Facebook users who were hoping that the company would enhance its efforts to obtain informed consent for future research would have been disappointed by Schroepfer's statement. When the study was released, Facebook said that its research was "consistent with Facebook's Data Use Policy, to which all users agree prior to creating an account on Facebook, constituting informed consent for this research."

But that standard of informed consent is not sufficient for many of Facebook's critics, who were hoping that the company would announce more robust policies designed to obtain consent from users before experimenting on them.

"Tightening up research practices is a step in the right direction," Marc Rotenberg, president of the Electronic Privacy Information Center (EPIC) told the New York Times. "But human subject research requires consent and independent review. It does not appear that Facebook has taken those steps."

EPIC has filed a complaint with the Federal Trade Commission over Facebook's experiment accusing the company of deceptive trade practices, as well as a 2012 FTC consent order that requires Facebook to obtain users express consent before sharing user data with outside parties.

Screenshot from EPIC's complaint against Facebook

Informed consent, or lack thereof, is at the heart of the criticism aimed at the company from James Grimmelmann, a University of Maryland law professor who has blasted Facebook over the experiment.

"This is a positive development on oversight, but Facebook still hasn't given an inch on informed consent," Grimmelmann told the Washington Post. "As long as this panel says OK, Facebook will still feel free to manipulate its users in the name of science. I hope that other companies emulate Facebook's commitment to better training and consistent policies, but there's still a long way to go."

Last month, Grimmelmann wrote a blog post asserting that Facebook's experiment violated Maryland state law, by running afoul of what's known as the "Common Rule," which requires informed consent for "all research involving a human subject."

Facebook failed to obtain informed consent, according to Grimmelman. "Informed consent under the Common Rule means telling participants about the research," he wrote. "It means warning them about the risks. It means giving them a chance to opt out without penalizing them if they do. It means giving them a chance to ask follow-up questions to someone who'll provide answers."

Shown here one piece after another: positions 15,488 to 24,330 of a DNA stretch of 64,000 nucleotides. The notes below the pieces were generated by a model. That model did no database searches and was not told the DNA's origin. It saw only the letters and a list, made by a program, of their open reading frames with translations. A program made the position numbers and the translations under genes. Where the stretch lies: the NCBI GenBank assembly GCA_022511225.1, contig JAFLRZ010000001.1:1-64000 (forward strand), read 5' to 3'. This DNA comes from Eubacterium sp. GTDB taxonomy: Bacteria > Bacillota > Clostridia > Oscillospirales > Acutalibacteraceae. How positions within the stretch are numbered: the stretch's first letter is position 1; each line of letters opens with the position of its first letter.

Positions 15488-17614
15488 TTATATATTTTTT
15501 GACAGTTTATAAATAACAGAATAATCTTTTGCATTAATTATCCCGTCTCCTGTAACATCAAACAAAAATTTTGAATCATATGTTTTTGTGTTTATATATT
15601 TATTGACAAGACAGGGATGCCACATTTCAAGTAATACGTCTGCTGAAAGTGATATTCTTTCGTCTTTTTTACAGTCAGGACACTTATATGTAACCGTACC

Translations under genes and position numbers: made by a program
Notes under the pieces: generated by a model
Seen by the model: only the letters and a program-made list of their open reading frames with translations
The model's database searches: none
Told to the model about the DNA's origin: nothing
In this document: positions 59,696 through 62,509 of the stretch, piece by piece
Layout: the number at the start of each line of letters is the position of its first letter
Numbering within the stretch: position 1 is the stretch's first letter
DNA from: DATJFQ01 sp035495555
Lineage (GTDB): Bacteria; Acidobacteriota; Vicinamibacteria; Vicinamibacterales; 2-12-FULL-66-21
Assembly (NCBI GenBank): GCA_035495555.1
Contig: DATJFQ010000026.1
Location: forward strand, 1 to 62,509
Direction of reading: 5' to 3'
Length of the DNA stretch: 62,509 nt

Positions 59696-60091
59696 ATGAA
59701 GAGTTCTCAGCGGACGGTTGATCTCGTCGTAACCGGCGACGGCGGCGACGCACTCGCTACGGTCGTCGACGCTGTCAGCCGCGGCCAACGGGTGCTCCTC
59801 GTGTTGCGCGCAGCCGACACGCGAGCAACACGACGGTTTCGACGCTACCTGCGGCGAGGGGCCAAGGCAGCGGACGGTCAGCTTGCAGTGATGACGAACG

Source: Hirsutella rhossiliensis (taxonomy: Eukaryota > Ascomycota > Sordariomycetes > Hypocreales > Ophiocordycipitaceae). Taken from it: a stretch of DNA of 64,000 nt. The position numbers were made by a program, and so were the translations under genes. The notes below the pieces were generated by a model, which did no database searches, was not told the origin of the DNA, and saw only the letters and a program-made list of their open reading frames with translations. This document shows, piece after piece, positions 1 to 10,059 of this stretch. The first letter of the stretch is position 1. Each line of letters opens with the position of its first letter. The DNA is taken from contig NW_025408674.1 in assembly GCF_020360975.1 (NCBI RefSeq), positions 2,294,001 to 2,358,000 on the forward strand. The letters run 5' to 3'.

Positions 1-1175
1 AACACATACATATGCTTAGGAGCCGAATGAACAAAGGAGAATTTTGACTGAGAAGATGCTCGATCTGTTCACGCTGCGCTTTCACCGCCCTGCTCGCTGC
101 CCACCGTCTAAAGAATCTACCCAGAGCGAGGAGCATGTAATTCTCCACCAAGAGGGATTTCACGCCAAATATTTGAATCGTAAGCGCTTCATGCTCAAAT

Grimmelman's post prompted a lively debate about the legality of Facebook's research. (Techdirt's Mike Masnick, who disagreed with Grimmelman's analysis, has a good discussion of the various legal issues at stake.) But you don't need to be a lawyer or a legal scholar to see that Facebook's efforts to obtain informed consent in this case fell short by any common sense definition. And the company gave no indication in its Thursday statement of any willingness to increase those efforts moving forward.

As a result, Facebook's statement only reinforces longstanding fears about the company's handling of user data. Facebook may bolster its training and oversight programs, and enhance its research review process, but Facebook members should be under no illusions: the company will continue to experiment on its users' accounts. And in all likelihood, those users will not be aware of those experiments, let alone be in a position to provide consent for them.

Put simply, companies are constantly experimenting on their products in order to improve their appeal. Facebook is no different, except that in its case, the company conducts experiments on its users, because, after all, its users are the product.